In 1856, an architect named Warren Miller completed building a house for his family in Marysville, California.
Known for his gothic revival style, Miller built many houses in Marysville and made a decent fortune before moving to New York.
The Aaron family moved in shortly after.
The Aaron Family of Historic Marysville
Updated 9/23/2019 – Frank Aaron was a beloved and active members of the Marysville community until his death in the home in 1897.
The house was eventually given to the city and transformed into the Mary Aaron Museum—named after Frank’s mother.
Since the museum opened its doors, many visitors and staff have reported unusual activity within the house.
It’s been said that fire alarms and motion sensors would go off for no apparent reason in the middle of the night.
Then, guests started reporting hearing voices and people walking throughout the home when nobody else was around.
For nearby student, Derek, these reports were nothing short of silly rumors.
His only intention of visiting the museum was to complete a history paper he was writing about his mother’s hometown of Marysville.
“The Mary Aaron museum has a lot of original photographs and records from the beginning of the town’s development, so it seemed like the right place to go for completing my paper,” he said.
“My mother had once mentioned that she heard the house had become haunted, but I wasn’t even thinking about it when I entered the museum.
All I knew was that if I didn’t get a good grade on my paper, I wasn’t going to be able to play football the following school year,” he said with a grin.
“Little did I know that that house would change my mind about the paranormal completely,” he added, suddenly turning serious.
I had been in the museum for maybe an hour so, looking at old records and taking notes when I noticed something strange about a photograph.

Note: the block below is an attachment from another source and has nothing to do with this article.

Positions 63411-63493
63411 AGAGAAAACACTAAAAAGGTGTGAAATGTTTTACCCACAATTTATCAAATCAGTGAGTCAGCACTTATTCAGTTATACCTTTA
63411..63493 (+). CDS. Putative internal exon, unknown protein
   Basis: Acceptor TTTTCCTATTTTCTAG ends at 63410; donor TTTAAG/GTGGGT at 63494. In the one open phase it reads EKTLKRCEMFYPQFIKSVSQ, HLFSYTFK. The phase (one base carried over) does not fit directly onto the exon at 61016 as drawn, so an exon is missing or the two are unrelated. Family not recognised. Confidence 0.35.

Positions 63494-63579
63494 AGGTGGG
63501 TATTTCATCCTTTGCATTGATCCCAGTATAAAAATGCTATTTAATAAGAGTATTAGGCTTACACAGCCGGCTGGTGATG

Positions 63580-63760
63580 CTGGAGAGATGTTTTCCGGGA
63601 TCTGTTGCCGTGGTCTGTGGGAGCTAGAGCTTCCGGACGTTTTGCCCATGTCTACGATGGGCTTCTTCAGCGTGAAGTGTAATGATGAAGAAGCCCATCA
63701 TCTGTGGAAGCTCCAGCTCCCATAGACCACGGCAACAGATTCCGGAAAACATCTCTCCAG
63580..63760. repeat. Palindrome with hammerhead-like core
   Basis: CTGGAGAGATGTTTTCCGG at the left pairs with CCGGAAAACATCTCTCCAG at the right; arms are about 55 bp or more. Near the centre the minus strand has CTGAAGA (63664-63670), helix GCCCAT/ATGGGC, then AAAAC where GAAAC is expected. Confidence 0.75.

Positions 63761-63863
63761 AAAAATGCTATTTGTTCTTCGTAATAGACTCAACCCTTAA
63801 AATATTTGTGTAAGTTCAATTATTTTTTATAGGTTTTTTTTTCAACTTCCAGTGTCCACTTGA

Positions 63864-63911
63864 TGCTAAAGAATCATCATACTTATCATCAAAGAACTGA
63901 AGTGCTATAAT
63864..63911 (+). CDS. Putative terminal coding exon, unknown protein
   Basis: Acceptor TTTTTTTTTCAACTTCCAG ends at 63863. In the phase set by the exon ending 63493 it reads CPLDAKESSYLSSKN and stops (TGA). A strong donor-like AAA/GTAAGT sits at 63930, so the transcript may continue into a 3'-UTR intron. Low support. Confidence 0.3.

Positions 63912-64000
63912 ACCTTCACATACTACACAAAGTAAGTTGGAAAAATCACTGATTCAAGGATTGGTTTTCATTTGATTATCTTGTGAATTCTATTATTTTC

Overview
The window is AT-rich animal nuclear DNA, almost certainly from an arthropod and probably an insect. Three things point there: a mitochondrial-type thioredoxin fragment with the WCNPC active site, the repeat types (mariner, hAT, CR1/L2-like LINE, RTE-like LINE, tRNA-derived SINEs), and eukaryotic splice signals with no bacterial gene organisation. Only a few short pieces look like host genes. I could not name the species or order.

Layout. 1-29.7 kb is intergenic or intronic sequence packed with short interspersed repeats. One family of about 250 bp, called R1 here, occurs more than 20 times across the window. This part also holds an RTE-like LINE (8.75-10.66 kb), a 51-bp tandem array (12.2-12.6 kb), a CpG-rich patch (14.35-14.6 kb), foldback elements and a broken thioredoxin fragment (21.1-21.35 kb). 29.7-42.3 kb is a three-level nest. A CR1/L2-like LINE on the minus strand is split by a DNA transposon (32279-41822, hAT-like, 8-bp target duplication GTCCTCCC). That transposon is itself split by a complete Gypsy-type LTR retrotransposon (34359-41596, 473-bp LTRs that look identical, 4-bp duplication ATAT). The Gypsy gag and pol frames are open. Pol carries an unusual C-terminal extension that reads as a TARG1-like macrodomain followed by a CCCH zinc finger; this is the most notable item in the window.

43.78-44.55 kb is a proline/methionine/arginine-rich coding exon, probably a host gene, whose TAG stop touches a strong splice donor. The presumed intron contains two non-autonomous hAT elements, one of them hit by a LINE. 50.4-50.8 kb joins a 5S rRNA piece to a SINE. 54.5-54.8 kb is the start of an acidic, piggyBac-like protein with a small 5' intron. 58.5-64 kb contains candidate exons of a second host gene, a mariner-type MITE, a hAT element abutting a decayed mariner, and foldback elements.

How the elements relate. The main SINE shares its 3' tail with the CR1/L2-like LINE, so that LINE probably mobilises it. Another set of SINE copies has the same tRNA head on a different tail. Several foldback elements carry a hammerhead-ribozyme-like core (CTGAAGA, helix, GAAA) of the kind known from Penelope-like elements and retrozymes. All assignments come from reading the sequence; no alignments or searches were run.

Photo Development Error or Something Else…?
“A corner of something was poking out from behind the photo.
I don’t know what prompted me to do so, but I grabbed the corner of the sheet and gently coaxed it out of the side of the frame.
It wound up being a photograph of a funeral service,” Derek said.
“It was eerie enough alone, but then I noticed something strange about the photo.
I’ve taken a couple of photography courses before, and I just assumed that a photo had been developed on top of another photo, and something had been accidentally transferred into the image.
“I remember shrugging it off and I placed the recovered photo against the wall so a staff member would find it,” he said.
“But when I looked at another photograph, I saw the same weird marking that I’d seen in the first photo.
And then again, in another photo, peering out from a corner.
It was always transparent in form, but I thought it extremely unlikely that the same marking would be transferred that many times.
“I went to a staff member and asked her to look at a couple of photographs they had.
But when we returned to the room, I looked at the photos and the weird smudge had seemed to vanish from each one I had found.
The photos were all normal and the marking, or smudge, or printing error or… whatever it was… was gone from each.
“I still wound up writing my paper about Marysville, but I included details about the hauntings after that experience,” Derek said.
704 D St
Marysville, CA 95901